Rahmat Ali

Rahmat Ali



 “A person who for the first time demanded partition explicitly, loudly and persistently, and who produced a clear-cut plan, was Chaudhry Rahmat Ali”. Saad R. Khairi, Jinnah Reinterpreted.

Rahmat Ali was born on 16 November 1897 in the village Balachaur about thirty miles from Jalandhar in East Punjab, in a Gujjar middle-class family. It is believed that their ancestors were converted to Islam during the times of Aurangzeb. Rahmat Ali’s father Shah Muhammad married twice. Rahmat was the eldest among the three children of Shah Muhammad’s second wife. The other two were his younger brother Mohammad Ali and a sister who died in infancy.
Rahmat Ali’s education started in a primary school in Balachaur and continued in Rahon, a small town few miles from his village, which boasted of a middle School. To continue his education further, Rahmat Ali had to go to Jalandhar, the district headquarters and an important city in the area. There in 1910, he enrolled himself at the Saindas Anglo-Sanskrit High School, which was managed by the Arya Samaj. From there he passed the Matriculation examination in 1912. From Jalandhar he went to Lahore to pursue higher studies and joined the Islamic College, one of the string of colleges founded under the Aligarh movement. Rahmat Ali graduated from this college in 1918, getting a second division with Economics, English and Persian as his subjects. It took him six years to graduate which in the normal course takes four years. During these six years he also tried his hand at journalism and served on the staff of Paisa Akhbar and Kashmir, besides pursuing his studies.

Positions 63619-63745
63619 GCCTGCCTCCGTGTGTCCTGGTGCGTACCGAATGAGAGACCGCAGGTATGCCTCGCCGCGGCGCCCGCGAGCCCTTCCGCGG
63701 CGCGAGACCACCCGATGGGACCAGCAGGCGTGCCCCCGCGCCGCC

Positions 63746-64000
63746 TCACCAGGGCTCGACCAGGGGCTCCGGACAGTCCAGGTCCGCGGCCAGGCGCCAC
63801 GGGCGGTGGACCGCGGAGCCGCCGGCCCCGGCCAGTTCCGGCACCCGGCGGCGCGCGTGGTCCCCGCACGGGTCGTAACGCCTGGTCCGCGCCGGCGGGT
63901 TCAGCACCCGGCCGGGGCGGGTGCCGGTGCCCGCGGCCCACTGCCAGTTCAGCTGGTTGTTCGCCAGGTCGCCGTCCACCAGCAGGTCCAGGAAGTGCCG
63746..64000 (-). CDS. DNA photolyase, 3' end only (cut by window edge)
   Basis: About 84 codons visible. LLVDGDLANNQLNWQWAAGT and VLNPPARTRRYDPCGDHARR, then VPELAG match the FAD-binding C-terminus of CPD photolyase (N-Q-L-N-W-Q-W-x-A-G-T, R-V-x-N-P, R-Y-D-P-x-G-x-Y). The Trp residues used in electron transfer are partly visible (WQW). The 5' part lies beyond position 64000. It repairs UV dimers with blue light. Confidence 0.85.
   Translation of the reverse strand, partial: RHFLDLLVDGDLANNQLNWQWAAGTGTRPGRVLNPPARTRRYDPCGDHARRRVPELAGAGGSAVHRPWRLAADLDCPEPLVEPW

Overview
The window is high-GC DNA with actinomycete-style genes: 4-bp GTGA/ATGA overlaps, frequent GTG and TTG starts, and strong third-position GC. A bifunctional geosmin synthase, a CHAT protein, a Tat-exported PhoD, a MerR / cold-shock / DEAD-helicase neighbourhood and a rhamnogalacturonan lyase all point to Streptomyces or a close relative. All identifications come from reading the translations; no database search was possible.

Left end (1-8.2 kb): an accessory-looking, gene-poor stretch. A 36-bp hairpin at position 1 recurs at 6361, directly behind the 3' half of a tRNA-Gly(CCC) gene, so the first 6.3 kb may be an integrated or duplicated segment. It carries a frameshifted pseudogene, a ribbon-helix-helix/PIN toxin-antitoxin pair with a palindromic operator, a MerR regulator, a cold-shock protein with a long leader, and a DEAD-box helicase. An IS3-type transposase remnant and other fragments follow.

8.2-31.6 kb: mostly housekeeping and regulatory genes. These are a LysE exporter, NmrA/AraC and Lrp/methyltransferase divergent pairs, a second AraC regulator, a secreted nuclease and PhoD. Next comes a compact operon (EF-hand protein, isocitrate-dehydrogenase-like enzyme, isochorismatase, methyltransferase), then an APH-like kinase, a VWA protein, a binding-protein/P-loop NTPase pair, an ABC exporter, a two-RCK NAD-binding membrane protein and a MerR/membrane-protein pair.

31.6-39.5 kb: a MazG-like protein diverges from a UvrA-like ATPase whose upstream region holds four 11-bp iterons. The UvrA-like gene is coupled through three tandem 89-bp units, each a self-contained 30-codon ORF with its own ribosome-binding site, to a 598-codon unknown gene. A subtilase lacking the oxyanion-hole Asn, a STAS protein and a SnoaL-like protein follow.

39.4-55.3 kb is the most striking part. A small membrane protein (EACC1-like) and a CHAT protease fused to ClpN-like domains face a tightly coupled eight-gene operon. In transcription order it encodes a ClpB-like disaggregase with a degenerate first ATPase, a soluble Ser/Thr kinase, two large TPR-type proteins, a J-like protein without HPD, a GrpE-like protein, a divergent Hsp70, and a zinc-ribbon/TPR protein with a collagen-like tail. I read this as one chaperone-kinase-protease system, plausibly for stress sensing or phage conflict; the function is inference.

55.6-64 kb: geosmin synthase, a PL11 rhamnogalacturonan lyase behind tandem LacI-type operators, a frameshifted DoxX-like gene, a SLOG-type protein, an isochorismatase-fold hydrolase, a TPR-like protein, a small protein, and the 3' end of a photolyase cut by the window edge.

After his graduation, Rahmat Ali continued to live in Lahore, the capital of Punjab, a seat of learning and political ferment. Most of the Muslim elite of Punjab lived there. Ali lived in Lahore till 1930. He wanted to join the Law College but could not, perhaps due to a paucity of funds. Instead, he accepted a tutorship in Aitcheson College, a public school for the education of the sons of rulers and chiefs of the province. While serving as g1 tutor, he came in Contact with the Nawabs of Bahawalpur whose son he taught. Later he also taught the sons of the Mazari family, who were prominent landlords. He got close to the family and became their legal adviser after attending classes in the Law College (from where he could not earn any degree). The Mazari family paid him well and he lived a life of ease and some affluence. His social contacts widened andthe village lad absorbed the culture and etiquette of urban life with ease. Niaz Muhammad Khan, who knew Rahmat Ali during his Lahore days, describes him as, “well dressed, a joy to listen to, with a discriminating taste in cuisine, with impeccable manners and habits, experienced in the way of the World”.‘ Another friend describes him in one Urdu word ‘banka’, the nearest English translation of which would be a ‘dandy’.